Preliminary Exercise:
Note that you should usually never run anything on a login node, but we give you permission to do only these tiny examples while doing these exercises.
Here are instructions to get the exercises, compile, and run them:
cp /usr/local/apps/XSEDE_WORKSHOPS/BOOTCAMP_2019/Exercises.tar .
tar -xvf Exercises.tar
cd Exercises/Test
module load PrgEnv-pgi
pgf90 test.f90
./a.out
pgcc test.c
./a.out

Laplace OpenMP:
The example Laplace code asks for user input, so it is run interactively. To run interactively on a compute node, use bsub -Is. The following requests 30 minutes on a node with at least 8 cores, and request exclusive use of the node as to not disrupt other users. Since it is shared memory, the cores are limited to one node by using xhosts=1.
bsub -Is -W 30 -n 8 -x -R "span[hosts=1]" tcsh

Once on the node, check how many cores the node has using lshosts followed by the node name. It will be under ncpus. The node name will be at the prompt, e.g.,:
lshosts login01

To compile the code using PGI: (Code is in Exercises/OpenMP/Solutions)
module load PrgEnv-pgi
pgf90 -mp laplace_omp.f90


To compile the code using Intel: (First type module purge if you already loaded PGI)
module load PrgEnv-intel
ifort -qopenmp laplace_omp.f90

To compile the code using gcc: (First type module purge if you already loaded Intel/PGI)
gfortran -fopenmp laplace_omp.f90

Do not run on the log in node. Make sure you did the bsub -Is before running.
Before running, set OMP_NUM_THREADS. Vary the number as the training examples suggest, but note that Bridges has 28 core nodes and your interactive node likely has between 8 and 16. (Check this with lshosts)
setenv OMP_NUM_THREADS 4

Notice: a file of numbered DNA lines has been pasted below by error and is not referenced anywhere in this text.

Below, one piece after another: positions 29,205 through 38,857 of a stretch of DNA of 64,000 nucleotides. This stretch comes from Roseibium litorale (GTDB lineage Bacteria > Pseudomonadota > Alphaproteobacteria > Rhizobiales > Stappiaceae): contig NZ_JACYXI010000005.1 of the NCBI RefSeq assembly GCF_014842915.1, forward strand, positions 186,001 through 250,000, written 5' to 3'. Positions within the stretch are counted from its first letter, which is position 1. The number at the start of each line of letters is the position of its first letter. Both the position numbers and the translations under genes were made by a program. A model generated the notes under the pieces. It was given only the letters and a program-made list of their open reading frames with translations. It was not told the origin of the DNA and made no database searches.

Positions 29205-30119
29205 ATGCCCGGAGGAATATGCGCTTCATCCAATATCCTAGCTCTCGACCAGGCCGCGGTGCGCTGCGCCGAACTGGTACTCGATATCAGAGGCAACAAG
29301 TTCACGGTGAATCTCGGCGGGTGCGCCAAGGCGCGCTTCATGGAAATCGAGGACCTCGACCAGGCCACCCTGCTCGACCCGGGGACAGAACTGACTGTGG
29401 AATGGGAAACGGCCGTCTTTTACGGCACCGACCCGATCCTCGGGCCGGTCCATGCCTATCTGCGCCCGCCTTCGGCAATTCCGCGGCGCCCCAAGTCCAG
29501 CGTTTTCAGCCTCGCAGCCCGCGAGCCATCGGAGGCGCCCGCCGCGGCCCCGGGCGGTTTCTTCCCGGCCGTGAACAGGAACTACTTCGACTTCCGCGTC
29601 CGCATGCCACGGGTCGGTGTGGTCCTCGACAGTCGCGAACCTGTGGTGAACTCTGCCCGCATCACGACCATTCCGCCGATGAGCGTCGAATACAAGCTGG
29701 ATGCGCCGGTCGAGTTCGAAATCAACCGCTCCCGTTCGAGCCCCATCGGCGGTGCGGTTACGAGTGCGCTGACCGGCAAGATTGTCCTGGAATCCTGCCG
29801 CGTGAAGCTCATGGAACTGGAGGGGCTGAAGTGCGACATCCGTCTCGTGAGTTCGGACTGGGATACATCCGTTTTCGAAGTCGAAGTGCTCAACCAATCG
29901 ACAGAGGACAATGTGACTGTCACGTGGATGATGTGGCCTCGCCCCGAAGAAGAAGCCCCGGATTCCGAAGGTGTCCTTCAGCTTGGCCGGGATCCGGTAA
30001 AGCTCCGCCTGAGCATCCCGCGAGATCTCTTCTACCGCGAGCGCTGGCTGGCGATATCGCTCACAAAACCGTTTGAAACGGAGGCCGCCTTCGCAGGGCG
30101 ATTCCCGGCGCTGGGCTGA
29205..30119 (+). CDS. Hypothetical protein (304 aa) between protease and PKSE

./a.out

You won't see a speedup using the time printed out from the program for GNU or Intel because the timing subroutine works differently than in the PGI. GNU/Intel add the sum of time from all procs. To do timing tests for all versions, I suggest you:
  • Comment out the read/write statement in the beginning of the program and hard code 'max_iterations' to 4000
  • Compile, then set OMP_NUM_THREADS, then do time ./a.out and save those results.

  • Laplace OpenACC:
    The PGI compiler compiles for the architecture that it compiles on, so if we compile on a login node it might crash when submitted to a compute node (illegal instruction). To avoid targeting the architecture at all, compile on the compute node when the job is submitted. For meaningful scaling tests between serial and parallel, you will have to specify the type of compute node and GPU type in the submit script. PGI should be used for OpenACC code, so we don't show this example with the other compilers.

    To run and compile, submit the following script (Code is in Exercises/OpenACC/Solutions).
    #!/bin/tcsh
    #BSUB -n 1
    #BSUB -W 30
    #BSUB -q gpu
    #BSUB -R "rusage[ngpus_shared=1]"
    #BSUB -o out.%J
    #BSUB -e err.%J
    module load PrgEnv-pgi
    pgf90 -acc laplace_acc.f90
    time echo "4000" | ./a.out >& log_acc
    

    The above will submit the job to any GPU. For scaling tests, be more specific according to the web documentation about using LSF Resources.

    To do the scaling tests, run the same batch script with the last two lines changed to this:(remove compiler flag and rename output file)
    pgf90 laplace_acc.f90
    time echo "4000" | ./a.out >& log_serial

    To pick a certain node+GPU, for example p100, change the rusage line to this:
    #BSUB -R "rusage[ngpus_shared=1] select[p100]"


    Laplace MPI:
    The code is in Exercises/MPI/Solutions.
    First, comment out the read/write statement and hard code max_iterations=4000. Since all processes see this, you do not have to use BCAST, so you can comment that out too. If you want to test the MPI_BCAST routine, define max_iterations=4000 within the if statement for mype=0 and then the MPI_BCAST will be necessary. Try to see what happens when you don't BCAST this variable.

    To compile, see the instructions for parallel compilation on Henry2 using MPI. To run, make a batch script and use bsub.

    Here is how to compile and run the sample code using the Intel compiler:
    module load PrgEnv-intel
    mpif90 laplace_mpi.f90

    Make a submit script submit.csh:
    #!/bin/tcsh
    #BSUB -n 4
    #BSUB -W 30
    #BSUB -o out.%J
    #BSUB -e err.%J
    module load PrgEnv-intel
    time mpirun -n 4 ./a.out
    

    Then submit:
    bsub < submit.csh
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